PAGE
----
no. no. no.

#1: Campaign Finance

“…take direct aim at persistent perceptions of corruption associated with large campaign contributions, while simultaneously boosting incentives for campaigns to reach out to small donors.” (Final Report, p. 20)

  • Where there’s smoke, is there fire? The Final Report offers no evidence of corruption stemming from the existing campaign finance system, which it also effusively praises.
  • A system for identifying potential quid pro quo corruption already exists. It’s called the Doing Business Portal. Every vendor contract with the City is required to be part of this database, along with the individuals who own vendor companies.
  • The proposed solution doesn’t fit the stated problem. Improvements to the Doing Business Portal can vastly increase transparency around the connection between vendor contract awards and political contributions. What’s the degree of compliance with data submissions? What’s the lag time between contract award and data submission? Can the City automate the connection between the CFB campaign contribution system to enable near-real-time, automated disclosures.
  • Smaller campaign contribution limits are a good thing.
  • Increased public match makes sense, but can also incentivize potential bad actors.
  • Earlier matching funds eligibility addresses a real problem. The current system provides a relatively small disbursement in 3 months before the primary. The first large disbursement generally occurs weeks before the primary.
  • The proposal can also be enacted legislatively.

#2: Civic Engagement

“…strong public sentiment that it is important to explicitly embed the values of civic participation in the Charter, and to move toward focusing, integrating and expanding the City’s efforts to engage all its residents in civic life.” (Final Report, p. 48)

  • What is “civic engagement” actually and do New Yorkers have a problem here? The Final Report defines it by what it’s not, “declining levels of public trust, confidence, and participation in civic institutions and activities,” but then continues to say that New Yorkers already have a lot of it, by “contribut[ing] to civic life in ways that demonstrate a deep connection to each other and the communities.” (Final Report, p. 47)
  • So if improvements are needed in something that New Yorkers already do well, but somehow a new governance structure is needed for that thing, whatever it is, I always wonder who benefits from the design and the operational effort and costs. One thing is clear: this new Commission is directly linked to Proposal #3 by giving the Mayor direct influence over the Community Boards. If Proposal #3 fails to pass, then Fix #3 is rendered meaningless.
  • I’m surprised there’s no discussion of the role of civics education.
  • I’ve been a fan of participatory budgeting since its inception, for which Brad Lander deserves many kudos. Expanding this to the entire city is a terrific idea. It’s a big enough effort that it deserves its own dedicated staff. If this proposal were limited to this, I would be a huge “YES.” Like with the small dollar aspects of campaign finance, this could also be accomplished legislatively.
  • Poll-site interpreters are a great idea. So is early voting. Electronic poll books. Multi-day voting. A real online voter registration system. What is common to all these ideas? They are controlled by the state’s Board of Elections, which sits over the city Board of Elections. Let’s say Dems take control of the state Legislature for the first time as I wrote about, voting reforms will almost certainly be passed, precipitating a necessary battle with the Board of Elections, whose Board is 50% Democrat, 50% Republican as established in the State’s Constitution.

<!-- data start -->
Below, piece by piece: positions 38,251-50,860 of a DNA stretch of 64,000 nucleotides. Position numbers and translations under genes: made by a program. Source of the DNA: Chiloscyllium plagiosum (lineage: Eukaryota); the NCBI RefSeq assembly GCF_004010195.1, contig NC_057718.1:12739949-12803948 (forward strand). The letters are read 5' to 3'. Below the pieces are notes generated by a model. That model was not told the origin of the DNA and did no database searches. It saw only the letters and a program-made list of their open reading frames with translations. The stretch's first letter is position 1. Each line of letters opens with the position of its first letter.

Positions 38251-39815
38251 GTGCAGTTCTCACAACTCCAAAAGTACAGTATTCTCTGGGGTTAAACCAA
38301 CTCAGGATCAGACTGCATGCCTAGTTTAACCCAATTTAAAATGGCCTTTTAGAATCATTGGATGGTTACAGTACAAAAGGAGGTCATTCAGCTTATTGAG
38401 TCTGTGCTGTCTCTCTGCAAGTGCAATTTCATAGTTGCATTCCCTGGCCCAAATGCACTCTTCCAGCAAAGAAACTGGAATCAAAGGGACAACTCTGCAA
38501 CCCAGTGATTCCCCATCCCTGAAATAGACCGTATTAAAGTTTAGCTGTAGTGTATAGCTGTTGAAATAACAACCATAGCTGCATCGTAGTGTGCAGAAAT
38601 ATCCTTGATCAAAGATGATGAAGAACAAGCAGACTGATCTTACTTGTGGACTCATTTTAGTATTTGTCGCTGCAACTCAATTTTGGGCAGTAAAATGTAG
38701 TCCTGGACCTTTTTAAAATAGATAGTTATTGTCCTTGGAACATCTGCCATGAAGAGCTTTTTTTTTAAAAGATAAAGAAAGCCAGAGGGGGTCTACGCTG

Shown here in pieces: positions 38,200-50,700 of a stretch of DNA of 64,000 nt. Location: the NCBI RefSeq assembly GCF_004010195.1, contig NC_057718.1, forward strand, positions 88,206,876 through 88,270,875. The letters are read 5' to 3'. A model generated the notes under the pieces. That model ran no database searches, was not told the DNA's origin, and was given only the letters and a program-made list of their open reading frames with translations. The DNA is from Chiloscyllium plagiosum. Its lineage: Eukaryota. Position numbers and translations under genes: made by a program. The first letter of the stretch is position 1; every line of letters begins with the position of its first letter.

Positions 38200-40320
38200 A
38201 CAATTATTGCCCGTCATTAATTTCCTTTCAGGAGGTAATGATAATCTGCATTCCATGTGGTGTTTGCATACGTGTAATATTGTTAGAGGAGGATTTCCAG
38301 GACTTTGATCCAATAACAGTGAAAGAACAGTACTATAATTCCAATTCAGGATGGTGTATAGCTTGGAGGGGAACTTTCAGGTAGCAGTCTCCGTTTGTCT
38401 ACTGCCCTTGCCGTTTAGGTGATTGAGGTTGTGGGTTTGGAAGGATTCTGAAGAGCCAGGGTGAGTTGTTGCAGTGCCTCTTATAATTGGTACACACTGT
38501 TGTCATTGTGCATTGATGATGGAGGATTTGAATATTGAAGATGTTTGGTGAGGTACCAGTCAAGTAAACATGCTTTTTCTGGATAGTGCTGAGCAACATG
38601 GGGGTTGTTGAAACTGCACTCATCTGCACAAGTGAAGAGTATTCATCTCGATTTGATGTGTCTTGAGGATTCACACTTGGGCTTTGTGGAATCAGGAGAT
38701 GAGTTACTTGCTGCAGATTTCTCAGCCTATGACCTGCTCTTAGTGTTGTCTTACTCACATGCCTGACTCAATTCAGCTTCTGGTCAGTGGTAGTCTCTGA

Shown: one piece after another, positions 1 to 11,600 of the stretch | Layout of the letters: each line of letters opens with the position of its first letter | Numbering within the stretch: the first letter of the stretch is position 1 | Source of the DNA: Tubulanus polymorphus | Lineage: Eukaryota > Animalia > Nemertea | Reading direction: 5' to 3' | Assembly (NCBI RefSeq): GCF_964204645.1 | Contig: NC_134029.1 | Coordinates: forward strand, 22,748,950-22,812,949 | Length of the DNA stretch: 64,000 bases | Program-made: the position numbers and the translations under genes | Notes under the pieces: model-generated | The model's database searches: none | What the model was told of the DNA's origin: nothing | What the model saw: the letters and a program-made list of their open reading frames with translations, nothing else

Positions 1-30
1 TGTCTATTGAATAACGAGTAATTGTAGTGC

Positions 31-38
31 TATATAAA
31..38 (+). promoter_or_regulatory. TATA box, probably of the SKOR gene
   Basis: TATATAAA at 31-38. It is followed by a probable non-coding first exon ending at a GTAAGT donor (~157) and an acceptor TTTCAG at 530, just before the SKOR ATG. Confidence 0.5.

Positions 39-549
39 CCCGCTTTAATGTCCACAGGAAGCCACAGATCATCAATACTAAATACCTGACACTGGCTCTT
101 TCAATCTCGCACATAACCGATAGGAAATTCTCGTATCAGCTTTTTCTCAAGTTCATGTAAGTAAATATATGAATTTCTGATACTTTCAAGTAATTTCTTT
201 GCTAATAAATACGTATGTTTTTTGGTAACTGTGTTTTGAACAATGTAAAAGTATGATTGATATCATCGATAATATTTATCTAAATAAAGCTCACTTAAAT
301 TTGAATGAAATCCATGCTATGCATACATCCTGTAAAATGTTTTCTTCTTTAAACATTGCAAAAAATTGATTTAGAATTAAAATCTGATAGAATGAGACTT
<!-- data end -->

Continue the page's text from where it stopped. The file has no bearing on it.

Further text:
• Community-based organizations would certainly appreciate financial support and other partnership assistance. But how would you measure this? Without a clear way to measure this, it’s easy to claim success and avoid failure.

#3: Community Boards

“…some community boards do not always live up to their potential to transmit and amplify the voices of all members of the community.” (Final Report, p. 48)

  • How many New Yorkers actually know what Community Boards actually do? Or that they even exist? Is it possible for Community Boards to fulfill their role if that community is unaware and uninvolved?
  • I agree with calls for transparency, but these often come in the wake of something gone wrong, which begs the question, “What’s gone wrong?” I personally have lots of questions about the community boards and real estate developers seeking to enlarge projects. How rigorous is the disclosure of conflicts? Can this be tied into a system like the Doing Business Portal for automated conflict reporting?
  • Transparency today means technology for document management, collaboration, streaming video of meetings, and the digital distribution of publicly available agendas, minutes and meeting materials. The DOITT requirement goes part of the way there.
  • I support transparency with respect to Board members, along with the requirement that they represent a district’s diversity.
  • Proposal #2 creates the opening for the Mayor to influence Community Boards, potentially diminishing the power of Borough Presidents and City Council members. Proposal #2 can be defeated with minimal impact to Proposal #3.




Founder of Allie: Critical Infrastructure for the Volunteer Economy. Former 2021 Candidate for NYC Mayor.

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Art Chang

Art Chang

Founder of Allie: Critical Infrastructure for the Volunteer Economy. Former 2021 Candidate for NYC Mayor.

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